Although the Chevelle still offered lots of V8 engine options, horsepower continued to diminish as GM adjusted to new emissions and fuel economy regulations. Things started off with a 250 cu-in straight-six or 307 cu-in V8, both making a paltry 110 horsepower. The 350 was not much better as its two-barrel version made just 145 horsepower and the four-barrel version 175 horsepower. The once mighty 454 V8 was reduced to a mere 245 horsepower. Despite the drop in output, sales remained strong for the Chevelle.

1974 Chevrolet Chevelle -

1974 Chevrolet Chevelle – |  Shop Chevrolet Chevelle on

The Chevelle continued to see year-over-year updates to its styling from the 1974 model through its final 1977 model year. The SS had become a simple appearance package at this point as the Chevelle was quickly reverting to its Clark Kent alter-ego of a basic mid-size car. Just one among the many such middling offerings in a decade known for its middling cars. The long popular Malibu trim level was eventually chosen to succeed the Chevelle name as Chevy’s mid-size car starting with the 1978 model year.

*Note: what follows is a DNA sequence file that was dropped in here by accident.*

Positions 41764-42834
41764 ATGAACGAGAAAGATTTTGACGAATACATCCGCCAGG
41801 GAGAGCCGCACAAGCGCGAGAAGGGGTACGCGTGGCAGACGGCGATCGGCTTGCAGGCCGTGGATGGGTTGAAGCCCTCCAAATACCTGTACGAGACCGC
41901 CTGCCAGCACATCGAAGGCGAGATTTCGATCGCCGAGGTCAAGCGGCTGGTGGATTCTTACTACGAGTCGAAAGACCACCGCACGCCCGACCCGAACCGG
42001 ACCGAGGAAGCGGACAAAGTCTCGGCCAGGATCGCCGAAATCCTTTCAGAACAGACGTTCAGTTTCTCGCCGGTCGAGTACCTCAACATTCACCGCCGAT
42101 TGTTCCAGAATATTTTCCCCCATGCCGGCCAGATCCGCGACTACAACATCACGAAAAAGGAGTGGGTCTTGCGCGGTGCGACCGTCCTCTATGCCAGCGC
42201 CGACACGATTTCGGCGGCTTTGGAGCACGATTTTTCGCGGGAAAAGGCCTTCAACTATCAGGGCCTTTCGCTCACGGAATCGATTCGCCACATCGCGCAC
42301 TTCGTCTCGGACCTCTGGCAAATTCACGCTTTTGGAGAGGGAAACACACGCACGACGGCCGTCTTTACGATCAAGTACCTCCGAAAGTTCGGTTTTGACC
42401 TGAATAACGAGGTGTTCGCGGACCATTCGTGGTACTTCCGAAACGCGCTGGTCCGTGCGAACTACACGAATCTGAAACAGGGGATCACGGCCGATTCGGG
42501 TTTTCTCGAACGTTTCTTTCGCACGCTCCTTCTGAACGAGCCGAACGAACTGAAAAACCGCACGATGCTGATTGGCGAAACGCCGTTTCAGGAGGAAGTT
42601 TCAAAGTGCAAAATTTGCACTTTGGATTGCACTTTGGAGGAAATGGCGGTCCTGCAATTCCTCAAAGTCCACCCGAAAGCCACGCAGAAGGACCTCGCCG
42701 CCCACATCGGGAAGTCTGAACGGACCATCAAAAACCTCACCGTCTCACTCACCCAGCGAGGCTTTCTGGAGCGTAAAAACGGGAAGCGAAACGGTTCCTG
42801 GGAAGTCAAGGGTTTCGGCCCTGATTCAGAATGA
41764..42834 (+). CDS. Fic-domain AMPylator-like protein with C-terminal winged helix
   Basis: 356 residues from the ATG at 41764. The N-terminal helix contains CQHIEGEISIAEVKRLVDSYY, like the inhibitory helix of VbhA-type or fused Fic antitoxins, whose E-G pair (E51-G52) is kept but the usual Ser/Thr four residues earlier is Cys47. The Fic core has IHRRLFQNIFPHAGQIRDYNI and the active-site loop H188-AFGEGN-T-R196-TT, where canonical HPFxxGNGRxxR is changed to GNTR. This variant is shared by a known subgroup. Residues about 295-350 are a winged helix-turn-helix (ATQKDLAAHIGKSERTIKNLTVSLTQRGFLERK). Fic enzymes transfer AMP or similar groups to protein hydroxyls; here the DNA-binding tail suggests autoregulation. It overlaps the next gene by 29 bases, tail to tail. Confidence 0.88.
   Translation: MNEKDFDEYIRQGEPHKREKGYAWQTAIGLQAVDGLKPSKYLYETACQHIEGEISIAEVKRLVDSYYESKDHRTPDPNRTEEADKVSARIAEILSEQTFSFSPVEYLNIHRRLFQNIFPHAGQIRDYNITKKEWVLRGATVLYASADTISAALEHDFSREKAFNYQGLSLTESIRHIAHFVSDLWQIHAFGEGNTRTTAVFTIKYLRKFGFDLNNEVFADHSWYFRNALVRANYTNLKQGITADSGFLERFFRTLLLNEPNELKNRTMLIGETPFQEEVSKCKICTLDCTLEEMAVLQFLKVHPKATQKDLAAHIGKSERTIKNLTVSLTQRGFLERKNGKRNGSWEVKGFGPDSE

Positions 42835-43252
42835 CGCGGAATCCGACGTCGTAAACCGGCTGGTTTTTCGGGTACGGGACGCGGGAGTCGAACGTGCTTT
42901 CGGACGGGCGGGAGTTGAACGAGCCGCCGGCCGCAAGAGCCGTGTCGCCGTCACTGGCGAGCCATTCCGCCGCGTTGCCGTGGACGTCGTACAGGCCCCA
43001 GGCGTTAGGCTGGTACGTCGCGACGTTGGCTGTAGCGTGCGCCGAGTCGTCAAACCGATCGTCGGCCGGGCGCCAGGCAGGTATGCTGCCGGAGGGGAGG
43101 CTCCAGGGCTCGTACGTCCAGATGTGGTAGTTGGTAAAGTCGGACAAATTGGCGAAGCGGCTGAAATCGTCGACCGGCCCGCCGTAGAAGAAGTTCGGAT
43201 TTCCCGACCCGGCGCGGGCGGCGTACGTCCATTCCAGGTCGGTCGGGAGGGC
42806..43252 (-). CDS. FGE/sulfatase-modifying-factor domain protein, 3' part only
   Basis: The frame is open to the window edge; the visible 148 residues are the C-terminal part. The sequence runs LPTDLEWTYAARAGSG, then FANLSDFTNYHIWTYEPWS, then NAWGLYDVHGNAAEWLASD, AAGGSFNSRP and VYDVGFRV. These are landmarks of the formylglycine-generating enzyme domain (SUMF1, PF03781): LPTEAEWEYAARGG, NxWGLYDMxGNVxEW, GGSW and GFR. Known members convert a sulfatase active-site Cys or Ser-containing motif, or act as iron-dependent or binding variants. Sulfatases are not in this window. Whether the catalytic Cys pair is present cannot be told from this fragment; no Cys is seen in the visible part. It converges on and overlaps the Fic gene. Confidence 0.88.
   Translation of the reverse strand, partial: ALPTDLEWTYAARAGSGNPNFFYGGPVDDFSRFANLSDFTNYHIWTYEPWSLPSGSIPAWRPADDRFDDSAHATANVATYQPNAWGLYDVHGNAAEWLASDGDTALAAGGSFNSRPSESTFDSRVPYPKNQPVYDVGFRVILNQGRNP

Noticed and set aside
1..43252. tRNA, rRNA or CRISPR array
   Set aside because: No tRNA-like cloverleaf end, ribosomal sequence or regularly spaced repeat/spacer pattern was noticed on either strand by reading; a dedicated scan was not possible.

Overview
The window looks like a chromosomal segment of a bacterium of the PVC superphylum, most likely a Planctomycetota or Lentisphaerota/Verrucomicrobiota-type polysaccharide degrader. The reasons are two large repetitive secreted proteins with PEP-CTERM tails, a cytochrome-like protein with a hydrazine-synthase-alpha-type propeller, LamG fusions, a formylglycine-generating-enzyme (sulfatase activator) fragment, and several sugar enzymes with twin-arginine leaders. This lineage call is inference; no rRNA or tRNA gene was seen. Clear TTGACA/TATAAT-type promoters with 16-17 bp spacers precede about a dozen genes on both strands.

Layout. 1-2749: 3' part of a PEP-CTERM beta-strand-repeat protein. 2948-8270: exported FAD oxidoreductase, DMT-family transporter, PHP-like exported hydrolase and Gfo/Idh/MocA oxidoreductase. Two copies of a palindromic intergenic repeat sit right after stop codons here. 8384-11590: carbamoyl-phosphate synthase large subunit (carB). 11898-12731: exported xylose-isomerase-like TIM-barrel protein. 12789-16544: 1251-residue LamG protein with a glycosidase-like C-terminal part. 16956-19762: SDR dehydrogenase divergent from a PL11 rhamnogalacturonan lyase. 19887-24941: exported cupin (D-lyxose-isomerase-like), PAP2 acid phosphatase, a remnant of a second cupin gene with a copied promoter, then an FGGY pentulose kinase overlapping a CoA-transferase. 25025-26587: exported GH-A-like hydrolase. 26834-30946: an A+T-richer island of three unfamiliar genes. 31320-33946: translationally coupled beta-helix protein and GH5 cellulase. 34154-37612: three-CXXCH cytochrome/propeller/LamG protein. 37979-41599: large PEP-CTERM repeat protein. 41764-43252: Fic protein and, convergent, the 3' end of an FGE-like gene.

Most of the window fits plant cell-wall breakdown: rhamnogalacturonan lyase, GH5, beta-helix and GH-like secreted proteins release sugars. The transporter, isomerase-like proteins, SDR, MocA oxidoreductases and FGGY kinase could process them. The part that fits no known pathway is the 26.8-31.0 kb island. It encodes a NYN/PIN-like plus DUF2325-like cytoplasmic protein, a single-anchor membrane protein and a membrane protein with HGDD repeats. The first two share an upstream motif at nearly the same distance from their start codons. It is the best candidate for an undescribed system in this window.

Editor’s Note: This post was originally published in March 2021 and has been completely revamped and updated for accuracy and comprehensiveness.

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Chris Kaiser

With two decades of writing experience and five years of creating advertising materials for car dealerships across the U.S., Chris Kaiser explores and documents the car world’s latest innovations, unique subcultures, and era-defining classics. Armed with a Master's Degree in English from the University of South Dakota, Chris left an academic career to return to writing full-time. He is passionate about covering all aspects of the continuing evolution of personal transportation, but he specializes in automotive history, industry news, and car buying advice.